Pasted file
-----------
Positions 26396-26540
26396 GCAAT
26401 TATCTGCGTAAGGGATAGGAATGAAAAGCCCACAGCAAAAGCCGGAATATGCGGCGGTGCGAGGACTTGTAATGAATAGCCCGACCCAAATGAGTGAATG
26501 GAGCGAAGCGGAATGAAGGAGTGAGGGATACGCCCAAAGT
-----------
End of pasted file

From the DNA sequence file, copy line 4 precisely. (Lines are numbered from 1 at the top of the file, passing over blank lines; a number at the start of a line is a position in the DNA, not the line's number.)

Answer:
26501 GAGCGAAGCGGAATGAAGGAGTGAGGGATACGCCCAAAGT